What’s happened to #hotgirlsummer?
#hotgirlsummer holds within it a whole host of different associations.
Whether its viewed as an affirmation of self or else as a tired bandwagon, as an extension of a rapper’s personal brand or else as common parlance, #hotgirlsummer is an indicator as to the attitudes and behaviors of the young, mostly female communities who comment on it.
Originally the title of a Megan Thee Stallion song, which hit the airwaves in summer 2019, the term has since crossed over into mainstream consciousness, and is used by people who wouldn’t know the original artist from Seabiscuit.
We can highlight this using search and social data.
The original peak, which was more pronounced on social, indicates the popularity of the original song. In the summer of 2021, we see social interest explode, in a sure indicator of the song-turned-trend attracting mainstream attention.
References to Megan Thee Stallion become few and far between, with the meme acting instead as an umbrella for all kinds of lifestyle, beauty and fashion content. What exactly, a multitude wants to know, is a #hotgirlsummer?
It’s also worth noting that, while the social interest has not clocked the same peak as in 2019, it has began increasingly earlier each year, as anticipation builds around summer plans and individuals start sharing plans for their own versions of #hotgirlsummer. This was understandably muted in a largely locked-down 2020, but has exploded back into life as individuals plan their ‘release’ from a year and a half of restrictions.
Utilising Pulsar TRAC, we can dive deeper into the conversation on both Instagram and more text-based platforms like Twitter, Blogs and Forums, to analyse what types of posts are associated with the meme.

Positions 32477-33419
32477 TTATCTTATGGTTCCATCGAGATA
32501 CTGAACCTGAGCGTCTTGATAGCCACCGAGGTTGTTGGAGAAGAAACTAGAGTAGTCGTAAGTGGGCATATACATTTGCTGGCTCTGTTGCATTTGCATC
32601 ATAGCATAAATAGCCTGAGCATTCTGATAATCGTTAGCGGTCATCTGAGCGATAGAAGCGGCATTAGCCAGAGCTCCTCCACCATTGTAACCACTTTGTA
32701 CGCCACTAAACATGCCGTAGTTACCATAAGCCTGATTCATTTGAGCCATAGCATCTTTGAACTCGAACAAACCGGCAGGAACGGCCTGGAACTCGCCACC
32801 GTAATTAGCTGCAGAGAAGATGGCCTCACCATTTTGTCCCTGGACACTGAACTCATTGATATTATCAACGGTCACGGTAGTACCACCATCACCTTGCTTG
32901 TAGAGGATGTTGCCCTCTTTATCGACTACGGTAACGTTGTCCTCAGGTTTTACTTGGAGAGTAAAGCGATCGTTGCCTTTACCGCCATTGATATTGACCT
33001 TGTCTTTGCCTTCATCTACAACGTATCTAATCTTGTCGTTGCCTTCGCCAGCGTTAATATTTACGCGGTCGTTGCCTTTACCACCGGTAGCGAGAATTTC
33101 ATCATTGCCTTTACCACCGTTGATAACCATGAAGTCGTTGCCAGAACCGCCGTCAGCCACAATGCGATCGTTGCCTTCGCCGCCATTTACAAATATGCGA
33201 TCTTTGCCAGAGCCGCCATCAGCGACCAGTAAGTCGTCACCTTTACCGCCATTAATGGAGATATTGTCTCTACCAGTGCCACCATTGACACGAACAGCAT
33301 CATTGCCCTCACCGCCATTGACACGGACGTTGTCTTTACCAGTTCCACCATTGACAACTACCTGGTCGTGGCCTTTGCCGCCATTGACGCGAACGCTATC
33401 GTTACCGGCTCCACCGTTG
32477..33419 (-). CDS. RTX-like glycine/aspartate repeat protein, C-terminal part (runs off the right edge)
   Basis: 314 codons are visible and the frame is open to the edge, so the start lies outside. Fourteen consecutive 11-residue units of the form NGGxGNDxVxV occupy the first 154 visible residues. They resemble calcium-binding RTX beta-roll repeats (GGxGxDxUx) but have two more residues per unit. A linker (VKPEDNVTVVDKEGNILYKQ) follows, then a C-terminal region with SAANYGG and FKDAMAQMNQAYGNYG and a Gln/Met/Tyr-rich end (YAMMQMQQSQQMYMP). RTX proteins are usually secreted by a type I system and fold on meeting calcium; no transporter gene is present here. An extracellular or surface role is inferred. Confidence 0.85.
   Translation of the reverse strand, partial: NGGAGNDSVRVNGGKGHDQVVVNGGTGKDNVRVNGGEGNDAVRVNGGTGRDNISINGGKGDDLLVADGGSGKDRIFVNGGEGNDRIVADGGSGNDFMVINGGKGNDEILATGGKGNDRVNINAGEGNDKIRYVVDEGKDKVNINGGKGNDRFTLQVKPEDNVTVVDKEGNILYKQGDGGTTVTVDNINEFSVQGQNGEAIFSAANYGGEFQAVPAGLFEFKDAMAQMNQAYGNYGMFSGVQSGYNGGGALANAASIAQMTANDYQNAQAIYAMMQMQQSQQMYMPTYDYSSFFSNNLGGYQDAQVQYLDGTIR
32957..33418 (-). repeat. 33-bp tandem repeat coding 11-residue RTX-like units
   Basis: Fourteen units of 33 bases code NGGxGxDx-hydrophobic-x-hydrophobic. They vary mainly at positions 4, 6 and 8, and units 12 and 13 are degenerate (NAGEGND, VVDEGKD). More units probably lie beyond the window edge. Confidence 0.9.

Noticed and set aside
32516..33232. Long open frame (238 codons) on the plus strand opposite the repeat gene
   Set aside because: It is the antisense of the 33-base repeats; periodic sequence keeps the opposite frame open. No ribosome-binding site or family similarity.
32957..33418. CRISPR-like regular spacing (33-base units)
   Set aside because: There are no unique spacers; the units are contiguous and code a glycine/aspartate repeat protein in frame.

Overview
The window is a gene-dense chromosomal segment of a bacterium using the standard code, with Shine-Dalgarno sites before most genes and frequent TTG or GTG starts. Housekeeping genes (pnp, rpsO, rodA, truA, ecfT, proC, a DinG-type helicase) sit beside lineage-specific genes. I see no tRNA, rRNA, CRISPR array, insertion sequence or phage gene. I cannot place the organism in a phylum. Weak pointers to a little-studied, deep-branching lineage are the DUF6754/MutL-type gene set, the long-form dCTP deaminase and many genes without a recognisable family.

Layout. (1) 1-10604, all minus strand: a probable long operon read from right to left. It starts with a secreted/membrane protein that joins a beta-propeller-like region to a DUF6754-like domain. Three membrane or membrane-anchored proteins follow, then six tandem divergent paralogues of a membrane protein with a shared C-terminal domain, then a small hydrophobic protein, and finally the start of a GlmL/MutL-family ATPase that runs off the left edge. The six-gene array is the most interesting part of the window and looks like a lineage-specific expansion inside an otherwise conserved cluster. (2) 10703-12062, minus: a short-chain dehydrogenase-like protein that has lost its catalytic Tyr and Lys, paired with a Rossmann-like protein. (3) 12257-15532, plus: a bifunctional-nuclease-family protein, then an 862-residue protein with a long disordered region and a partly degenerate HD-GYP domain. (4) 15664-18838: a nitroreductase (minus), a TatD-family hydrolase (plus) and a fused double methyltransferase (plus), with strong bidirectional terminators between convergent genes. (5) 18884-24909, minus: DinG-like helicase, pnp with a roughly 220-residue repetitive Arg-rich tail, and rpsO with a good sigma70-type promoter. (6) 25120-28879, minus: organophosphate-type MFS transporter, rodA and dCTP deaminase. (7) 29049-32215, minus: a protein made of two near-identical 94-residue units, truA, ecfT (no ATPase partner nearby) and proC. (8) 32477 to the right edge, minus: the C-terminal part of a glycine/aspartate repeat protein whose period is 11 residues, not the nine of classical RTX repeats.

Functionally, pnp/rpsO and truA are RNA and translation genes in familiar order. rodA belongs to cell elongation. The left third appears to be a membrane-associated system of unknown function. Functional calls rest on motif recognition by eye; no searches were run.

The most immediately obvious trend is the prominence of vacations in the Instagram-based conversation.
This makes sense in the context of research that suggests Instagram houses more aspirational content. The top hashtags used include #fashion, #explore and #ootd (the ‘outfit of the day’ fashion trend). On text-based platforms, however, some of the most used hashtags include #onlyfans and #sexy, in addition to those magnified by fans of Love island and anime art.
Performing a semantic search of ‘virtuous’ terms versus those associated with partying, excess and laziness, meanwhile, sees Instagram posts emerge as 30% more ‘virtuous’, with celebrations of fitness and body-types largely driving this.
As such, Vacations and the Gym account for almost 80% of total mentions on Instagram. But if travel is such a priority, which locations are the most mentioned on the platform?
Given that this conversation is largely US-based, and international travel restrictions remain, its perhaps unsurprising that it’s US holiday locations that emerge as the most mentioned.
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Naturally, #hotgirlsummer isn’t just about what you’re doing, and where, but also about how you express yourself.
On a textual – and more profound – level, this can emerge via messages of self-affirmation. And, across the different social platforms that made up this analysis, messages of empowerment are much more established on Instagram, where variants of ‘black girl magic’ alone make up 2.2.% of the conversation studied.
LGTBQ+ terms of self-identification, meanwhile, are eight times more likely to occur on Instagram than on the more text-based platforms.
To steer away from meaning and into the actual nuts and bolts of communication, we can employ Pulsar TRAC’s emoji analysis to highlight the most-used emojis within the conversation.
As our previous research has primed us to expect, what we see on Instagram…
… where holiday-centric imagery like suns, waves and bikinis account for a large percentage of conversation, is removed from what we see on Twitter, blogs and forums.
Emojis signifying cheekiness and disappointment indicate a conversation carried out a different pitch, while the popularity of the 💝 emoji is largely attributable to Dolly Parton’s viral post below.
— Dolly Parton (@DollyParton) July 20, 2021
Several emojis crop up across both, however, such as the 🔥 and ✨, suggesting a universal language around #hotgirlsummer, in spite of its many different meanings and connotations.
If you’d like to learn more about how Pulsar can identify emerging trends across TikTok, Twitter and a whole host of different data sources — which can be analyzed using audience segmentation, AI image recognition and more — you can request a demo by filling out the form below.